The law does not explicitly address adult prostitution; therefore, the government did not use law enforcement resources to combat prostitution. Loitering for the purposes of prostitution, operating a brothel, and sexual solicitation are illegal.
Under the Sexual Harassment Act, the magistrates' courts deal with sexual harassment complaints. There are no criminal penalties for sexual harassment, and no sexual harassment cases were brought during the year.
Despite legal provisions for gender equality, the media continued to report that women faced social and economic discrimination. There were no legal impediments to women owning or managing land or other real property. Women were active in all spheres of national life but held relatively few top managerial positions. Although the law mandates equal pay for equal work, women tended to earn less than men. The median monthly income for a working woman was $355 ($710 BLZ), compared with $374.50 ($751 BLZ) for a man based on the 2007 Belize Labor Force Survey.
The Women's Department under the Ministry of Human Development, Women and Children, and Civil Society is responsible for developing programs to improve the status of women. A number of officially registered women's groups also worked closely with various government ministries to promote social awareness programs.
The government was committed to children's rights and welfare.
Education is compulsory for children between the ages of five and 15. After finishing primary education, children may enter a secondary school, a government-run apprenticeship program, or a vocational institution. These programs, however, had spaces for only half of the children completing primary school. Education was nominally free, but school, book, and uniform fees placed education out of reach for many poor children. According to a 2006 UN Children's Fund (UNICEF) survey, the primary school attendance rate was 90 percent while the secondary school attendance rate was 38 percent. The majority of students reached fifth grade. Schools expelled pregnant students, who then had to wait a year before applying for readmission.
Several government-run clinics provided health care to children, with boys and girls having equal access to such care.
Child abuse was not considered to be widespread or a societal problem. The Epidemiology Unit at the Ministry of Health recorded seven cases of domestic violence against children under 14 and seven cases of sexual abuse against minors from January to June. UNICEF indicated that in 2006 the Department of Human Services received 316 reports of sexual abuse against children. The law allows authorities to remove a child from an abusive home environment and requires parents to maintain and support children until the age of 18. UNICEF expressed concern about the criminal justice response to cases, as many of the perpetrators were not prosecuted and many cases were withdrawn due to lack of evidence and poor quality investigations. Many parents sold their daughters as child brides, often to a family friend.
The Family Services Division in the Ministry of Human Development, Women and Children, and Civil Society was the government office devoted to children's issues. The division coordinated programs for children who were victims of domestic violence, advocated remedies in specific cases before the family court, conducted public education campaigns, investigated cases of trafficking in children, and worked with local and international NGOs and UNICEF to promote children's welfare.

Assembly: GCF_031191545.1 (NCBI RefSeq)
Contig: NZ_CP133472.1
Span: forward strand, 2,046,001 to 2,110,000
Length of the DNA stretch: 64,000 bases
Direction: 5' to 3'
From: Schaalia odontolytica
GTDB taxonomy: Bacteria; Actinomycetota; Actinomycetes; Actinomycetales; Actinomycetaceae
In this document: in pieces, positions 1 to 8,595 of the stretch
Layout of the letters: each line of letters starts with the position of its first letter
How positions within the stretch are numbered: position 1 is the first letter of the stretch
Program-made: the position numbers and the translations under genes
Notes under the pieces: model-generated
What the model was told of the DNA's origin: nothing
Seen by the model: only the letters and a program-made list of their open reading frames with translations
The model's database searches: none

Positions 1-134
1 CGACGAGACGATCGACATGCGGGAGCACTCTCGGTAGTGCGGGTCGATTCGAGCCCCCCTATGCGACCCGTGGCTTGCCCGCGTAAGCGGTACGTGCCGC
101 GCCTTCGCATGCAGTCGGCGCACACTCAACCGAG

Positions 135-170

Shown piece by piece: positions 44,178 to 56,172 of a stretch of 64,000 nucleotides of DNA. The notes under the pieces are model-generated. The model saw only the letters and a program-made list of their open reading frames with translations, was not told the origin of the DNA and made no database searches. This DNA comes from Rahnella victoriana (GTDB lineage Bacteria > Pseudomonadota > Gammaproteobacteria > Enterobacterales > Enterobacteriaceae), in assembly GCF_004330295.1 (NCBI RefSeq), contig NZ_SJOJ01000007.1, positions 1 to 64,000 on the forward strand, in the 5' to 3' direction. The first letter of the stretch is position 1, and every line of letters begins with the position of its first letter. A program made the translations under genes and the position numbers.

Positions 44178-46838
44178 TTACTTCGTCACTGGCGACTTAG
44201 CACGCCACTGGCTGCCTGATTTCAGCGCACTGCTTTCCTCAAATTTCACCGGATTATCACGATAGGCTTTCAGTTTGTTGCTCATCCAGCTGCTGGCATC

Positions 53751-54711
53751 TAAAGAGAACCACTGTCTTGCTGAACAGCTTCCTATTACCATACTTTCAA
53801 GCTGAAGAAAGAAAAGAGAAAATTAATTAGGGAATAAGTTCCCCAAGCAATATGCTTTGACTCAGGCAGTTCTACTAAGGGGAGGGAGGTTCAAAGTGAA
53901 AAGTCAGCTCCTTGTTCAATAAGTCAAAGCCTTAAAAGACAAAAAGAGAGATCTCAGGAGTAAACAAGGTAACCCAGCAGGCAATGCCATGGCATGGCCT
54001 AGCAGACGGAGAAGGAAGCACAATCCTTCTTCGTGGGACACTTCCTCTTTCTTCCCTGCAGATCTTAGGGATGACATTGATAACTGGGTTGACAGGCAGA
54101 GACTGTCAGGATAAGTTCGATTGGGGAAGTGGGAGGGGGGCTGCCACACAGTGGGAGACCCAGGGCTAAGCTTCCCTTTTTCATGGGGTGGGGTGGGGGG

Trafficking in Persons
The law prohibits trafficking in persons, which is punishable by fines of up to $5,000 ($10,000 BLZ) and imprisonment of up to five years. There were reports that persons were trafficked within and to the country, mainly from neighboring countries, for purposes of forced labor and commercial sexual exploitation.
There were no reliable estimates of the extent of trafficking. There were reports that women were trafficked to the country from neighboring countries primarily for prostitution and nude dancing. NGOs that worked with persons engaged in commercial sex reported that most prostitutes were in the country (and in their current occupation) by choice, usually at the suggestion of a friend or family member who was also engaged in commercial sex work. Victims generally lived in squalid conditions in the bars where they worked. Some bar owners reportedly confiscated victims' passports.
There was evidence of persons trafficked for labor purposes, including instances of Chinese immigrants being forced to work in local Chinese-owned sweatshops and of children working in activities such as shining shoes or selling newspapers at kiosks.
On January 11, a court dismissed on grounds of insufficient evidence all charges of trafficking against an Indian businessman arrested in June 2006 on charges of withholding his employees' travel documents. Witnesses for the prosecution were uncooperative and failed to testify.
In December 2006 the Corozal Magistrate Court dismissed a 2006 case involving the alleged trafficking of a 19-year-old Guatemalan woman. The victim and witnesses had left the country and could not be located.
The government's National Committee for Families and Children reported instances of minors engaged in prostitution with older males. Although the girls were typically of high-school age, some were as young as 12, and many came from economically disadvantaged families in which their mothers also were victims of the same abuse. The girls often provided sexual favors to older men in exchange for clothing, jewelry, or school fees and books.